These 4 Weather Sealed Lenses Won’t Fail a Demanding Photojournalist

There are stories about how these lenses have survived incredible odds.

The worst feeling is that of a lens or camera suddenly not working anymore. You don’t think you need weather-sealed lenses until you do. That’s why photojournalists always reach for them. They never know when they’ll be in the rain or the desert. But they’ll know that their sensors will be clean, their lenses will focus, and the quality will be great. So we dove into our Reviews Index and found some of the best. These weather-sealed lenses are all for full frame cameras. And you’ll be happy to know that they’ll always work no matter what!

Editor’s Note: This blog post is presented in partnership with Leica.

Leica 24-90mm f2.8-4 SL

Why is it Special?: The standard for most photographers is the 24-70mm lens. But Leica decided to give you even more focal range. And indeed, it becomes handy. 

Pro Tip: This lens is really designed to cover all your bases. And for the most part, it does just that. Try it with Leica’s Interval Shooting mode and slow the shutter speed down a bit. You’ll be able to document scenes in a totally different way.

In our review, we state:

“One of the reasons you pay for a Leica is that they don’t play around with build quality. Leica went ahead and IP rated their cameras, but not their lenses. However, the Leica SL 24-90mm f2.8-4 is very weather sealed. We’ve taken it out into the rain, snow, and other conditions. The lens kept working: this is a very reliable lens.”

Buy Now: Get it at the Leica Camera Store for $5,495

Leica 75mm f2 SL

Why is it Special?: The Leica 75mm f2 SL is an incredibly special lens for the focal length and image quality. It’s amazingly sharp across the board. And it’s an enjoyable focal length to use for portraits and documentary-style work. Photojournalists will love it!

Pro Tip: This lens has very muted colors vs. the company’s 50mm f1.4. If you really care about portraits, this is probably the one to reach for over the company’s shorter option.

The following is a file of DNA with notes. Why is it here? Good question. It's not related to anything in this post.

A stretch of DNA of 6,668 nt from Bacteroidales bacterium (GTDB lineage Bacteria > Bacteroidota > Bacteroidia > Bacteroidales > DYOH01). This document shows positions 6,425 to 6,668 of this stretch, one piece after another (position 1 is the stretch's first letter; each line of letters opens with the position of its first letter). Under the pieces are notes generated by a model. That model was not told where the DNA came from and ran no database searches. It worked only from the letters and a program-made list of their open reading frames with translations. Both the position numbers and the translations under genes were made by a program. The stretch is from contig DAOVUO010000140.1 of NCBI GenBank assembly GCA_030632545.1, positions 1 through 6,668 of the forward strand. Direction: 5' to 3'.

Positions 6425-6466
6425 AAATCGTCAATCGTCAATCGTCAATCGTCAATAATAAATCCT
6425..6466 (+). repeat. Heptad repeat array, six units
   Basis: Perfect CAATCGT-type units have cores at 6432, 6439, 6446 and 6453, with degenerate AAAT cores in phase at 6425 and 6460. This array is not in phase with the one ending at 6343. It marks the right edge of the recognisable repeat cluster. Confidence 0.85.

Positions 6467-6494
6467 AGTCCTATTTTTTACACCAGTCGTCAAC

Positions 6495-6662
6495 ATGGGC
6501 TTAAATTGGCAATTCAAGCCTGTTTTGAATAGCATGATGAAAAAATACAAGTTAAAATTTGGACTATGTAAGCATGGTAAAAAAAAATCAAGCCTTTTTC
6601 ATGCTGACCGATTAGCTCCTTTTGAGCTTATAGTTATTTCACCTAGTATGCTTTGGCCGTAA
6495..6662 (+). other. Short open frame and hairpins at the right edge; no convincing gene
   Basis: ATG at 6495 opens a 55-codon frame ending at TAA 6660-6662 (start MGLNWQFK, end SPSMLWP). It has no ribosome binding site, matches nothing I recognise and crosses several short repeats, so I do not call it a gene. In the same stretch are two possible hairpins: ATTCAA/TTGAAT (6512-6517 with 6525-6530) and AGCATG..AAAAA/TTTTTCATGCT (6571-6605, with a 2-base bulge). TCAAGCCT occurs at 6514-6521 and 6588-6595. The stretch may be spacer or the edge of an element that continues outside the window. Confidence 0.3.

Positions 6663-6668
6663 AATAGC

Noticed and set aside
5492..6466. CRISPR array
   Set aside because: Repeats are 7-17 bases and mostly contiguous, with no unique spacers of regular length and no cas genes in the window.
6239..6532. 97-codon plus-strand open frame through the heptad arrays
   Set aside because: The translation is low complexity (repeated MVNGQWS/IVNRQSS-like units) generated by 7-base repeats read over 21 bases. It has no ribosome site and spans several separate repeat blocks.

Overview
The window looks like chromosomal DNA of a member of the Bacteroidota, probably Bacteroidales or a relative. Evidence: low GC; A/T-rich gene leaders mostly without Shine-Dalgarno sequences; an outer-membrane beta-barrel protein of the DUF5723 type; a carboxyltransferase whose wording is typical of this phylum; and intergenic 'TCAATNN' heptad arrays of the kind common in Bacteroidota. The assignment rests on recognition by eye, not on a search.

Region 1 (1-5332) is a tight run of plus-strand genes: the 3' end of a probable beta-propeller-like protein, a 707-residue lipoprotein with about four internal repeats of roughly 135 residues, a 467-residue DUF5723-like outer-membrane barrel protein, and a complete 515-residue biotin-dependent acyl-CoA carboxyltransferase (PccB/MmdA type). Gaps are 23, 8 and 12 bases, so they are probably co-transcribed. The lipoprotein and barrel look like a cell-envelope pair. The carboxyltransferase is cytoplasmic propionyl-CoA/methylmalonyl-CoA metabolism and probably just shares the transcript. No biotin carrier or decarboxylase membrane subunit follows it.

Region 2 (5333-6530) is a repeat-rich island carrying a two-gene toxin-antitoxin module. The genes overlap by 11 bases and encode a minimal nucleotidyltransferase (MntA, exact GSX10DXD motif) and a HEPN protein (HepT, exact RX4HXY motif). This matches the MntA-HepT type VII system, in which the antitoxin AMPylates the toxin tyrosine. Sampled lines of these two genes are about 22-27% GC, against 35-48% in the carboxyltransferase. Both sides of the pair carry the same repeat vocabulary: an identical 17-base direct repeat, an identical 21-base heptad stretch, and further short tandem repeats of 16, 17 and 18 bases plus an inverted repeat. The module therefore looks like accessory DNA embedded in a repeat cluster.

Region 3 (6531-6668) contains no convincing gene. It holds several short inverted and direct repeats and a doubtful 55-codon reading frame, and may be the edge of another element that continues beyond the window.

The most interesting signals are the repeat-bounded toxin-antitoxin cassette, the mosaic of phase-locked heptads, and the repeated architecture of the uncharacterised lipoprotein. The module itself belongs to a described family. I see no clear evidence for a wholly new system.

In our review, we state:

“Better yet, it’s a prime. And it’s got a nice balance of being lightweight while solidly built. Personally speaking, this is the most pleasingly built lens for the SL system I’ve used.”

Buy Now: Get it at the Leica Camera Store for $5,295

Leica 50mm f1.4 Summilux SL

Why is it Special?: This 50mm lens is one of the highest pinnacle lenses I’ve tested in terms of image quality. The colors and sharpness combine to create a look you can’t get from other cameras. Check out this article we did about Jarle Hagan and his work with the lens years ago. It’s why we fell for it in the first place.

Pro Tip: Slow down with this lens and do something more documentary-based with it. Use it like you were using a large-format camera. You’ll be rewarded with similar results!

In our review, we state:

“We took the Leica SL 50mm f1.4 Summilux out into the rain several times in both Germany and in the US. It survived and kept working without any issues. The professional photographers this lens is designed for will be delighted to know that the lens will hold up to pretty much anything.”

Buy Now: Get it at the Leica Camera Store for $5,895

Leica 35mm f2 APO-Summicron SL ASPH

Why is it Special?: The Leica 35mm f2 Summicron SL APO has an APO design–which stands for apochromatic. This means that it’s designed to correct aberrations in all three categories. That’s incredibly difficult to do. Plus, there’s a ton of aspherical surfaces in this lens. And they do this while keeping it well built.

Pro Tip: Turn on Face Detection and set the camera to continuous autofocus for the most accurate results. Photojournalism is demanding. If you’re doing something at a slower pace, then use the single autofocus.

In our review, we state:

“…it’s very well built. The Leica 35mm f2 Summicron SL APO is also weather sealed. So you don’t have to worry about it in the rain or most other situations.”

Buy Now: Get it at the Leica Camera Store for $5,095

Editor’s Note: This blog post is presented in partnership with Leica.

Chris Gampat

Chris Gampat is the Editor in Chief, Founder, and Publisher of the Phoblographer. He also likes pizza.